6. Support for policies that ban smoking entirely outdoors, including parking lots, streets, and sidewalks -- An example of this trend is the recently enacted policy in Hayward, California which bans smoking on streets and sidewalks. These policies are not necessary to protect people from secondhand smoke, but do give police a legal mechanism to get rid of "undesirable" smokers.
All of these policies are intended to, and have the effect of, marginalizing smokers. What public health advocates need to realize is that the marginalization of a group of people has its own set of adverse effects on health. Not the least important of these is that it makes it much less likely that these people are going to want to quit smoking. When people feel that their lives are being controlled, they are less likely to feel a sense that they can control those aspects of their lives and less likely to have such a desire. Marginalization creates a self-fulfilling prophecy, if you will, that supports the maintenance of the behavior in question.
In addition, marginalization of a group of people has been well-documented to have adverse health consequences. People who are stigmatized may internalize society's hateful feelings, resulting in emotional stress and turmoil and a number of adverse health consequences.
I think that it is time to return the tobacco control movement to being an anti-smoking movement, rather than an anti-smoker movement. We need to abandon workplace smoker policies in a return to workplace smoking policies. We need to ensure that in all of our interventions, we are respecting the autonomy, freedoms, and rights of smokers and not casting moral judgment upon them.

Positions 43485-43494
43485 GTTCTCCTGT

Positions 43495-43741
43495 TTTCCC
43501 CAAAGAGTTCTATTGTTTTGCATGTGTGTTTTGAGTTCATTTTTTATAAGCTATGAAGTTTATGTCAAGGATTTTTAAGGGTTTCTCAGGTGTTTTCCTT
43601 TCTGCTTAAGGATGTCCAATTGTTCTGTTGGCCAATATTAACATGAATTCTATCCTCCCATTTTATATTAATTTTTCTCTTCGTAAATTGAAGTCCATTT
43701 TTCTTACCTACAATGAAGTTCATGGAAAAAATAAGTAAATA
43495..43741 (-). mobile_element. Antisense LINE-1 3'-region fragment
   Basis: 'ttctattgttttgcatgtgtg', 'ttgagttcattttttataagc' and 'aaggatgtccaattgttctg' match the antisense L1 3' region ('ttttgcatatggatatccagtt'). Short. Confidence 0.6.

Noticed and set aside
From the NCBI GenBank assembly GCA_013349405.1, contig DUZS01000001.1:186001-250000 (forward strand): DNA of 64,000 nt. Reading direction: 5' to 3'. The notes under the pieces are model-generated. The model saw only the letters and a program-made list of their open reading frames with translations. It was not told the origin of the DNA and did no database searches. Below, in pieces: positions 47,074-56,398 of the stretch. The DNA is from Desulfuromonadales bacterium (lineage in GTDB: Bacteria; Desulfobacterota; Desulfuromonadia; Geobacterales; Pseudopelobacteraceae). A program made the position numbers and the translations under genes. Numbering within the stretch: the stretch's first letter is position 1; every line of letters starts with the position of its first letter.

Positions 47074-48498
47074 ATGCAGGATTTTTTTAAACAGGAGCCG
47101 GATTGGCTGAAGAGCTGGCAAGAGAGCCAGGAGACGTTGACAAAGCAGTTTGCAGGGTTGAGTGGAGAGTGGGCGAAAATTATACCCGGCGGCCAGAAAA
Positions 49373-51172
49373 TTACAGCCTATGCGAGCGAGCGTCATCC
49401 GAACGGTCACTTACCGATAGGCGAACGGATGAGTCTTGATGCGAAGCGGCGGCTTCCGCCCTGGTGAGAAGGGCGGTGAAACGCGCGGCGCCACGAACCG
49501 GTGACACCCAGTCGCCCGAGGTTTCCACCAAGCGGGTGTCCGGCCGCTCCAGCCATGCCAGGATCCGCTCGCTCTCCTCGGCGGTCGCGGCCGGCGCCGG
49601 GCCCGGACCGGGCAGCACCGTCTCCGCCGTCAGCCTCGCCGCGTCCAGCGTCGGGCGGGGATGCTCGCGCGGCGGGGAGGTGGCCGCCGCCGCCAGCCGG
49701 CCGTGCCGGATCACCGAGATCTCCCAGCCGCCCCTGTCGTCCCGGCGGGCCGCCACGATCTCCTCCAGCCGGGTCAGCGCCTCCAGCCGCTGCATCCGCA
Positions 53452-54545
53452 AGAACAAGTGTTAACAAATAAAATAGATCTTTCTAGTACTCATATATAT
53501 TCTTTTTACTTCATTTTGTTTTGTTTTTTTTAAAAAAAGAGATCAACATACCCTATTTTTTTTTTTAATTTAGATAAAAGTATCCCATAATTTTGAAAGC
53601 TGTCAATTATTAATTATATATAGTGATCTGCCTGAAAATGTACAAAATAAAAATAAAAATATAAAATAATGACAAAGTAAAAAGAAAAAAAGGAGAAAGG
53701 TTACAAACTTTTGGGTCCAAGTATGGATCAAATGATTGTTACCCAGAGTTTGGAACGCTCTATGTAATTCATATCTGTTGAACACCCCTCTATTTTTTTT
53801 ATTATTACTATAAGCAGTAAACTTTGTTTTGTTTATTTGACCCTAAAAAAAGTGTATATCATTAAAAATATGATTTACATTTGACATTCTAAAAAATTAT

In closing, one of the most important tenets of medicine and public health is that we do not cast moral judgment about our patients (in the case of physicians) or the public (in the case of public health practitioners). We view smoking as an unhealthy behavior, but we do not cast moral judgment on the smoker. We do not refuse to treat smokers or to allow smokers to enjoy privileges and advantages that other members of society enjoy simply on the basis of their having chosen to smoke, unless there are direct medical contraindications.
The tobacco control movement is increasingly violating this tenet of public health practice, and in my opinion, crossing the line from public health to bigotry.